It has been an important part of life in Lille since its creation, and it continues to be one of the most popular destinations for visitors today.
The square was first built in 1667 by Louis XIV when he ordered the construction of a theatre, which still stands today as Theatre Sebastopol. The original design featured two wings surrounding a large central courtyard, with gardens featuring statues and fountains. Over time, this area became known as “Theatre Square” or Place du Theatre.
Today, Theatre Square remains one of the main attractions in Lille’s city centre. It is lined with cafés and restaurants that provide locals and tourists alike with delicious French cuisine and drinks while they enjoy watching street performers on weekends or people-watching during summer days. Visitors can also find plenty of shops selling souvenirs such as postcards, clothing items, and artwork from local artists around the square itself or nearby streets like Rue de la Monnaie (Money Street).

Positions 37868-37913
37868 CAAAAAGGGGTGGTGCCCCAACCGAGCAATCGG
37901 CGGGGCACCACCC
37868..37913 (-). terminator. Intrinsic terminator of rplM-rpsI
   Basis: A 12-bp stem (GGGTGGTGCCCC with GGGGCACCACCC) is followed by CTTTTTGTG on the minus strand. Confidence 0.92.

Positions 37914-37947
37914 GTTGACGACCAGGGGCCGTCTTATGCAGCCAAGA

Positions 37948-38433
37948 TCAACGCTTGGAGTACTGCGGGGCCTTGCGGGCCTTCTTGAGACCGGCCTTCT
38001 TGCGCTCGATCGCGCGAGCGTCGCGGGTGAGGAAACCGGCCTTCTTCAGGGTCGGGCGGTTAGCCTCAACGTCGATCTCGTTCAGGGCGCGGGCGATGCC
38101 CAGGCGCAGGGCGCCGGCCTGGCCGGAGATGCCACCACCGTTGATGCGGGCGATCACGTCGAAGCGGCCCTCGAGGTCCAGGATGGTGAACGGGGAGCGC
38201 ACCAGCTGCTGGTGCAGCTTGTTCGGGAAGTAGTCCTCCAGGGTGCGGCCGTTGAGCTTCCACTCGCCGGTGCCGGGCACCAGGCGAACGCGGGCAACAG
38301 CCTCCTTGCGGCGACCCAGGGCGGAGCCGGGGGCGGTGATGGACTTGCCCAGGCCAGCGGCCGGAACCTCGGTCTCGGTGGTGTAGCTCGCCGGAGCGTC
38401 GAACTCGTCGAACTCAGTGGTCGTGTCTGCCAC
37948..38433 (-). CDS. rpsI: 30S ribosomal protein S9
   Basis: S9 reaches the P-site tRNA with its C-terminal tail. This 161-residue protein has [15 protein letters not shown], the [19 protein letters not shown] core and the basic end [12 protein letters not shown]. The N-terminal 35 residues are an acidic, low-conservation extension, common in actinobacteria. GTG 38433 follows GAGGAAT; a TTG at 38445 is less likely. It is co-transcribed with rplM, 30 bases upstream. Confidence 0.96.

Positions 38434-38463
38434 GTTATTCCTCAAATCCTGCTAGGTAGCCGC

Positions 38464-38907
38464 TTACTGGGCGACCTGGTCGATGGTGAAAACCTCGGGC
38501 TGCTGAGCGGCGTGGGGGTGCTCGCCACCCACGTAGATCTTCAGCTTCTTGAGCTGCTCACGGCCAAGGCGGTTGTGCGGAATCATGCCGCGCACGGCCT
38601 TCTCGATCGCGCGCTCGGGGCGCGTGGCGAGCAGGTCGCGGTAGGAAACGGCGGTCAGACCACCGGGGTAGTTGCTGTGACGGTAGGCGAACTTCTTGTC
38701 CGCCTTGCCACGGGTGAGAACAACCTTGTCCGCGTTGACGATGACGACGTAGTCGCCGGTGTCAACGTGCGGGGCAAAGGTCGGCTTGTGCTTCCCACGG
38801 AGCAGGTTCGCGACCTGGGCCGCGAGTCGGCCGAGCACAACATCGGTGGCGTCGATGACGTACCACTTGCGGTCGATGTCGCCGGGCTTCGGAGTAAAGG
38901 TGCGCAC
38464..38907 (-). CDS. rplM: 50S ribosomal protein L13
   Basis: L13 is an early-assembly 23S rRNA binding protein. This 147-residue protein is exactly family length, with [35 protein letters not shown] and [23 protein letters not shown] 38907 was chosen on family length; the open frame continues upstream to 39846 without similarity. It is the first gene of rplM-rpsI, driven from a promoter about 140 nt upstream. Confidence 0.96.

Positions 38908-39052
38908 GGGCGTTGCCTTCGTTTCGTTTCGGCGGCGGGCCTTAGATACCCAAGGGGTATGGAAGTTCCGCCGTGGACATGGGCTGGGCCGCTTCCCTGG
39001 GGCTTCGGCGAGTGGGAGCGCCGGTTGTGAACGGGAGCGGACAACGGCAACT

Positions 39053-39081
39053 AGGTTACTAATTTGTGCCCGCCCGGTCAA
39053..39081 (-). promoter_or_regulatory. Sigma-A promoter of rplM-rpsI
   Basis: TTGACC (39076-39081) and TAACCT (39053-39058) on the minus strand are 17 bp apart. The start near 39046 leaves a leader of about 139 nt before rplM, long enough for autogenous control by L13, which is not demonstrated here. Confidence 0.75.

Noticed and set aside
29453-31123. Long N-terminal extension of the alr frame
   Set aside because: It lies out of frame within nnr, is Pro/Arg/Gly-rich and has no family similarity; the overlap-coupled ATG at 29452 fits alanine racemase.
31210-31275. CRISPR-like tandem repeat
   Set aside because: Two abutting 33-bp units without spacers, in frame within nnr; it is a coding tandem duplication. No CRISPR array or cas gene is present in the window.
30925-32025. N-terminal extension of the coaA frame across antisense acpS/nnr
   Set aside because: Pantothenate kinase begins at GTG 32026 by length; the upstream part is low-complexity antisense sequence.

In addition to being home to some great eateries and stores, Theatre Square also features several monuments dedicated to famous figures from history who have had ties to Lille over time including Jean Baptiste Colbert (1619-1683), Pierre Mauroy (1928-2013), and Charles de Gaulle (1890–1970). There are also sculptures throughout that commemorate significant events such as World War I battles fought near Lille or other notable moments like Napoleon Bonaparte’s coronation ceremony held here in 1804.
If you’re looking for something fun to do while visiting Theatre Square, then why not take part in one of its many annual festivals? From classical music concerts during springtime’s Festival Musiques Metisses Internationales De Printemps au Theatre Sebastopol each May to Summer Jazz Festival performances throughout July – there are always exciting activities happening here.